The Three Elements
The Three Elements refer to heaven, earth, and man. When explaining the trigrams, Commentary on The Book of Changes proposes the idea of “the Three Elements.” In a trigram which consists of six undivided and divided lines, the first and second lines at the bottom represent earth, the third and fourth lines in the center represent man who lives between earth and heaven, and the fifth and sixth lines at the upper part represent heaven. Collectively, the six lines united in one diagram signify the whole of heaven, earth, and man. The three elements share the same rules but have different manifestations of rules in their each field.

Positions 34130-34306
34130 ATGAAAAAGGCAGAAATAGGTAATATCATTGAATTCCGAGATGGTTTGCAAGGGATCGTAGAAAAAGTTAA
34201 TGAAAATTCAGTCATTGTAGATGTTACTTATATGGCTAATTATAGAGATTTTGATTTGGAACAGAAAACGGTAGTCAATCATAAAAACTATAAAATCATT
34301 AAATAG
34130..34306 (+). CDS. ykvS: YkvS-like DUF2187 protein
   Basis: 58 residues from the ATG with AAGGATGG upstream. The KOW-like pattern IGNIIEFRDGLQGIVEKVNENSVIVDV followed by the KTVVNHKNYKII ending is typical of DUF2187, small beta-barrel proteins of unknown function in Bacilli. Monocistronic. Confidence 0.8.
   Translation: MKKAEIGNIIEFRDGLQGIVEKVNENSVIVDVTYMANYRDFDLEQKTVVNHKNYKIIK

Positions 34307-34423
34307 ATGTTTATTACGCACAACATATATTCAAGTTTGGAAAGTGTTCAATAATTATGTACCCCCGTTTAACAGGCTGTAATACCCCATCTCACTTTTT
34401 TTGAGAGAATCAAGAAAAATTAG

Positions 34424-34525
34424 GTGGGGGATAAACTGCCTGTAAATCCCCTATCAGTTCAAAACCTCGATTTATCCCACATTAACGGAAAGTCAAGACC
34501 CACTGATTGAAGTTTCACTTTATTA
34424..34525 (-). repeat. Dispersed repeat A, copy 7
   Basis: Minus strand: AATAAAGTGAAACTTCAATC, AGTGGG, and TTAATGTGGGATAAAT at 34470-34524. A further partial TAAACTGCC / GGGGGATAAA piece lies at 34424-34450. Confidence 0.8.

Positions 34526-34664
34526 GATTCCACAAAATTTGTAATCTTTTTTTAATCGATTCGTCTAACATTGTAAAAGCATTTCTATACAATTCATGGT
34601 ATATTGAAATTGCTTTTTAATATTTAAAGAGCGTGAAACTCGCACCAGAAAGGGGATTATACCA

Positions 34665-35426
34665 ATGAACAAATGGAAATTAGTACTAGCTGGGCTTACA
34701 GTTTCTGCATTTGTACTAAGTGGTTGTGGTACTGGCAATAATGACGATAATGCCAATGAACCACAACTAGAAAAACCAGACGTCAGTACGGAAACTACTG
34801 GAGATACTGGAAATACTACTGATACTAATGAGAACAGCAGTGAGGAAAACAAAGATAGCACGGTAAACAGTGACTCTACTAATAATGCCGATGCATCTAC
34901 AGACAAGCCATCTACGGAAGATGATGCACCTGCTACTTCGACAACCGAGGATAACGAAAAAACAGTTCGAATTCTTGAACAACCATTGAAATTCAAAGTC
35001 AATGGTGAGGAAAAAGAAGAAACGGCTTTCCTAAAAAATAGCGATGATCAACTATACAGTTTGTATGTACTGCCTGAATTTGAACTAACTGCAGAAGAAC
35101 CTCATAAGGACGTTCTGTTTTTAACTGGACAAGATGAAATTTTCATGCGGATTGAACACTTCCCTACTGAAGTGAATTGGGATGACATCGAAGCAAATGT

So the law of heaven is governed by yin and yang; the law of earth is governed by softness and hardness; and the law of man is governed by benevolence and righteousness. Each trigram, described in The Book of Changes, consists of six lines with each two being a unit representing heaven, earth and man. (The Book of Changes)
Each trigram in The Book of Changes consists of three elements: the qi of yin and yang representing heaven, the quality of softness and hardness representing earth, and the virtue of benevolence and righteousness representing man. (Zhang Zai: Zhang Zai’s Explanation of The Book of Changes)